Times have changed. Gone were the days when teachers deliver the same old lectures day after day. Now, everyone expects teachers to integrate engaging, educational and fun classroom activities using technology. Why not, technology has become the best learning tool in the classroom making more students engaged in the lesson, improving collaboration and making learning more fun!
The good thing is that the Internet is loaded with tools that can enable teachers to bring a sense of fun and engagement to their lessons. However, it is important to seamlessly incorporate these activities into the lesson and not force yourself to use them only for the sake of using technology.
Here are some ideas for leveraging technology to kick those lessons up a notch!
Fun Classroom Activities Using Technology
1. Write Illustrated Stories
Let your students create their very own personalized stories using a variety of colorful and vibrant Illustrations that ignite creativity. Story Bird and Story Jumper are two great websites that allow students to bring creative writing into the 21st century with technology.
In these websites (which are especially great for students who are not good at drawing), students write and illustrate a story using the wide assortment of backgrounds by simply dragging and dropping a series of images onto the page.
With a classroom account, teachers can create assignments, and review and comment on submitted stories. They’ll also be able to arrange for printing and purchase of any student created work. Talk about becoming young authors!
2. Create their Own Quiz
Challenge your students to create their own quiz using Kahoot!
Kahoot is a student-response gamifying tool that lets teachers create multiple-choice quizzes and polls and is a great way to incorporate fun and games in the classroom! It provides quick, real-time results and gives students instant feedback on their devices without anyone being called out individually.
I use this platform mainly to review concepts and vocabulary. My students always ask to play Kahoot again and again so I decided to establish a Kahoot day for quick revision and informal assessments. I also have them write their own test questions and allow them to create their own Kahoot quiz and take lead during the game.
3. Produce Book Trailers
Book Trailer Project is a digital storytelling activity for middle school or high school students after they finish reading a book. Students need to take the key idea from the book to create a short video that persuades people to check out a book they have read.
Doing the book trailer project requires students to summarize, synthesize and analyze the book and put that analysis in their trailer. Furthermore, having students create book trailers is a great way to incorporate technology in the classroom and encourage reading. Thus, book trailer project is a great alternative to boring book report assignments, and can easily be done individually or in groups.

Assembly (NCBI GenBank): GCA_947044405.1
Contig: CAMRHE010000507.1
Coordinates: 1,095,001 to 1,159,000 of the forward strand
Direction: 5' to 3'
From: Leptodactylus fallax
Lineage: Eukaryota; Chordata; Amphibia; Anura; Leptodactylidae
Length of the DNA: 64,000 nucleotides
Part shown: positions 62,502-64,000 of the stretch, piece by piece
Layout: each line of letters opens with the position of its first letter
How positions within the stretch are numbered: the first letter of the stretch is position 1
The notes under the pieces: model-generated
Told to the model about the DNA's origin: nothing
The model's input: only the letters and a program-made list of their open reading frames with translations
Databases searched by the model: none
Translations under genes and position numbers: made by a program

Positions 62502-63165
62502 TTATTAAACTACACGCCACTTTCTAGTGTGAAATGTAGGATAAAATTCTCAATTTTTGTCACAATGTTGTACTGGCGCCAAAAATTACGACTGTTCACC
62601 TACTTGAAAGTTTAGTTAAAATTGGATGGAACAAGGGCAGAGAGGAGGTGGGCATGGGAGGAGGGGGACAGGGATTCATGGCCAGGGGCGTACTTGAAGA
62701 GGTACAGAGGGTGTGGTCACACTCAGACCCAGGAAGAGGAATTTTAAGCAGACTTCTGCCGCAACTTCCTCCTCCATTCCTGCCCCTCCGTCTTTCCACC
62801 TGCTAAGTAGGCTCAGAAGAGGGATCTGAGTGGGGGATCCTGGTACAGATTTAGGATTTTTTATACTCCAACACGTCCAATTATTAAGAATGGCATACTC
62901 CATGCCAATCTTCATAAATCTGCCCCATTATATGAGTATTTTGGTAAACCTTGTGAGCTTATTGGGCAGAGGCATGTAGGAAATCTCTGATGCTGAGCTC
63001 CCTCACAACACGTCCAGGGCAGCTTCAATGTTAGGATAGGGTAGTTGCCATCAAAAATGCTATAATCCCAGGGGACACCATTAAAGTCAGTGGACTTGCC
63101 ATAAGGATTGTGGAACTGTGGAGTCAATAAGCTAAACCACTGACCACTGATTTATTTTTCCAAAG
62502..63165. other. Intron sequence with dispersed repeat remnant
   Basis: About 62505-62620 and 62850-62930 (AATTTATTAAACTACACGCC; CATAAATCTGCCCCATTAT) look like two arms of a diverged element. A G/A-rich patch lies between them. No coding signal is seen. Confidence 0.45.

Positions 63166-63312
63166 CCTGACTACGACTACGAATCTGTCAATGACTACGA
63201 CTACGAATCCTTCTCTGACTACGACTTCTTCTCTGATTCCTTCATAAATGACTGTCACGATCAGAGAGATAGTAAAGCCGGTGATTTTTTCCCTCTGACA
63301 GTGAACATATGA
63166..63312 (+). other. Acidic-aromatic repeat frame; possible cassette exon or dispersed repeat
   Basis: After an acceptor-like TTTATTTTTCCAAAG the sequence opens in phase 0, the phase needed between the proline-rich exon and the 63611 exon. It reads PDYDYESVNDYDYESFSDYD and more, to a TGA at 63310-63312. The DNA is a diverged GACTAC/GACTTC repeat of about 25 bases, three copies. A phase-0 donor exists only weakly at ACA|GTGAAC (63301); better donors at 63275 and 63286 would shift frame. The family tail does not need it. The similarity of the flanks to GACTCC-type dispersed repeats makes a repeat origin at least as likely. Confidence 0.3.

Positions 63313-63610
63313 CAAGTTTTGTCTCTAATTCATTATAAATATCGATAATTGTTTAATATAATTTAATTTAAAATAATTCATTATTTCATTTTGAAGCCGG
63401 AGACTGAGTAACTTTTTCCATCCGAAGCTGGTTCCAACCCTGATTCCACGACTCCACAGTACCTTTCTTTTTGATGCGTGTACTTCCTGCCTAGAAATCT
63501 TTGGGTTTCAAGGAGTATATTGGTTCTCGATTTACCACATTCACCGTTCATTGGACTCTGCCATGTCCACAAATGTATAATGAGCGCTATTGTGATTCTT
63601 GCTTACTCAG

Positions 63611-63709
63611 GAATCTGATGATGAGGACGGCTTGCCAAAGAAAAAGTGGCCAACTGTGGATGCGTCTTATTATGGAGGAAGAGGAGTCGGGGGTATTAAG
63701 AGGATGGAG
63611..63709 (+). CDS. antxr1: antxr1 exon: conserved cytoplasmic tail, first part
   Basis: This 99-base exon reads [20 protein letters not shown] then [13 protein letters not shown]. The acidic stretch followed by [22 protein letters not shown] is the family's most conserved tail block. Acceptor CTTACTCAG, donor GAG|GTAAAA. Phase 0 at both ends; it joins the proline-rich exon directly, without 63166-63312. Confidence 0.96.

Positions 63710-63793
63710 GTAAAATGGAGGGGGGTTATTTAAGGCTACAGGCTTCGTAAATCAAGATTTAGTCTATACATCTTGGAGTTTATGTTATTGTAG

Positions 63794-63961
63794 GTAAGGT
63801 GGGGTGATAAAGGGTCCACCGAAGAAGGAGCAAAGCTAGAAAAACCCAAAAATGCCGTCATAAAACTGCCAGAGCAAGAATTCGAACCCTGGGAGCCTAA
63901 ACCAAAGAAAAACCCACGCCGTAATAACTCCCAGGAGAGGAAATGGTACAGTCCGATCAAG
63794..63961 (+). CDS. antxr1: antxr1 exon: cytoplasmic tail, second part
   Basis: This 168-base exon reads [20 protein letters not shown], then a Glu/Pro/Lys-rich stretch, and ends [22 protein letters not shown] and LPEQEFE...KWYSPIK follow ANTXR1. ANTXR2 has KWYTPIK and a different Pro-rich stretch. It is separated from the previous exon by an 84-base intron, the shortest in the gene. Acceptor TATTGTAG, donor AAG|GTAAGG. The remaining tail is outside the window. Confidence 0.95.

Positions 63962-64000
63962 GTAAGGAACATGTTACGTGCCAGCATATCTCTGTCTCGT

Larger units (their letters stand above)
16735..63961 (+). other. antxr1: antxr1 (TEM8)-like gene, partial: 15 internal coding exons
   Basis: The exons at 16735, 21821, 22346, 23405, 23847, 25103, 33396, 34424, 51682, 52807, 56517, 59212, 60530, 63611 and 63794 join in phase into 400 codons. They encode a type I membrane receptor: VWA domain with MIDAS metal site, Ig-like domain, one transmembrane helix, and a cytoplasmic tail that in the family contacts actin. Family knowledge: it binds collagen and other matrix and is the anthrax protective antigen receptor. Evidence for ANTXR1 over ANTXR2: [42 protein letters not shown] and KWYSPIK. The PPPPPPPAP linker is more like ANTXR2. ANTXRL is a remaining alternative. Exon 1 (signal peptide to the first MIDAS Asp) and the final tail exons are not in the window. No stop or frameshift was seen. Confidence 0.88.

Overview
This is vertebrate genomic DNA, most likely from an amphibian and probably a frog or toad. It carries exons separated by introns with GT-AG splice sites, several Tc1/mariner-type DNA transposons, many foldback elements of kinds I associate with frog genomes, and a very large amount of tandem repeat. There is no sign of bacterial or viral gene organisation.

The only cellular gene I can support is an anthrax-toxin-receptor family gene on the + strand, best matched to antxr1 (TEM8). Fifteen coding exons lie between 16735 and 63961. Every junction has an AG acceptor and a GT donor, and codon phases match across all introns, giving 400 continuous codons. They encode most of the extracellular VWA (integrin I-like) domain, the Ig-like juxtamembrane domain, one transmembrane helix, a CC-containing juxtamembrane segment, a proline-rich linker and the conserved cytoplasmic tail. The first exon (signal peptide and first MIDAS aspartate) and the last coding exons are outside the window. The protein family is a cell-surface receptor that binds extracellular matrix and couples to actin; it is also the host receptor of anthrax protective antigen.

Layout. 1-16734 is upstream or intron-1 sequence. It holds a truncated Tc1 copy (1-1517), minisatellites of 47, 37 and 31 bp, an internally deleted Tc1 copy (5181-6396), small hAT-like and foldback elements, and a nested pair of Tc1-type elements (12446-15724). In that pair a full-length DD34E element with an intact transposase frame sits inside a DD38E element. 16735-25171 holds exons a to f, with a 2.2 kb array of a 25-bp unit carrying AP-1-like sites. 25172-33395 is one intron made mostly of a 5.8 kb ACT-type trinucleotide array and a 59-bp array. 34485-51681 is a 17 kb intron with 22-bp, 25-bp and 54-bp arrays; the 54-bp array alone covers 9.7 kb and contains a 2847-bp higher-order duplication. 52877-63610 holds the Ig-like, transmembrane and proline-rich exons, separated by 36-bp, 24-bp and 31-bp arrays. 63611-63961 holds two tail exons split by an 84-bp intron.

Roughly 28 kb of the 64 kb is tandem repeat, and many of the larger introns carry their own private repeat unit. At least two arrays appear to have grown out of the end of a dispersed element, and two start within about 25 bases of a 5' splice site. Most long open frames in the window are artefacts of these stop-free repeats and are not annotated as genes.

Check out this post to read the step-by-step guide in doing the Book Trailer Project.
4. Photo Scavenger Hunt
Students are handed a list of things that can be found within school grounds ranging from very easy (ex: a world map) to moderate (ex: a student reading a book) to difficult (ex: a lizard). Vary the amount of points for each level of difficulty.
Then, students are instructed to take photos on their smartphones or tablets and cross off the items they have found. They can form teams or work individually. Each team should decide who’s phone or camera will be used to take scavenger hunt photos. It should be the same phone for all of the team photos.
The winner is the player or team that find the most items on the list.
Optional: I try to combine this activity with the elements of the Treasure Hunt game. For example, I give clues or unlock new challenges when a team has successfully emailed their photo to me.
If you want to take photo scavenger hunt to the next level, you might want to check out Goose Chase!
5. Web Quest
Webquest is an inquiry-based approach to learning and a perfect way for teachers to begin integrating Internet searches into their curriculum. It provides an authentic, technology-rich environment for problem solving and information processing.
A web quest guides students to search the Internet for specific information. For example, in a webquest called What Is the Most Serious Problem Facing Earth?, student teams vie for funding from the fictional Help Our World (HOW) Foundation. Each team builds a case for a critical environmental concern. Which threat is the most critical? Which team should be awarded the foundation’s $1 million grant? (see more here).
There are tons of already-constructed webquests out there like these ones from Zunal.com or you can create your own based on your lessons. A well-designed webquest lets you turn your students loose on the web for a specific project and get results that both you and your students will love.